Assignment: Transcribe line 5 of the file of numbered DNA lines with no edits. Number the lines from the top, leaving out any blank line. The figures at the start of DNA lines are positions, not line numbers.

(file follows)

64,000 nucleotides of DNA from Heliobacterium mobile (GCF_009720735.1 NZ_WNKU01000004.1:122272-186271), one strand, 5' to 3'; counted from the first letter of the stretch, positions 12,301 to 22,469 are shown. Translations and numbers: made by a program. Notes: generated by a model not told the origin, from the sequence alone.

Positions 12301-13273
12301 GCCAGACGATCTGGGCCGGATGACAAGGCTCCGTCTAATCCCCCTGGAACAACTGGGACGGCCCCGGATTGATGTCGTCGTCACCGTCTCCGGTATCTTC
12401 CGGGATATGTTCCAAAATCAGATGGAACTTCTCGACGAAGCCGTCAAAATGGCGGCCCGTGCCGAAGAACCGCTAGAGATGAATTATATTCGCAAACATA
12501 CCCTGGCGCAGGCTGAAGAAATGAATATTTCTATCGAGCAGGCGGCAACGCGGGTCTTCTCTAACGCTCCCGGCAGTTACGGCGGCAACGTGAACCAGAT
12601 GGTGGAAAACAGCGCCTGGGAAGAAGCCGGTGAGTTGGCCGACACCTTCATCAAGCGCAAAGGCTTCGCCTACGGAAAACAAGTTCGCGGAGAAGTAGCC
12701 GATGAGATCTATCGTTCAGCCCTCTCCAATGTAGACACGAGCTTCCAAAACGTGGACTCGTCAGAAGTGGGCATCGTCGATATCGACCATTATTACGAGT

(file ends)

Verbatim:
12501 CCCTGGCGCAGGCTGAAGAAATGAATATTTCTATCGAGCAGGCGGCAACGCGGGTCTTCTCTAACGCTCCCGGCAGTTACGGCGGCAACGTGAACCAGAT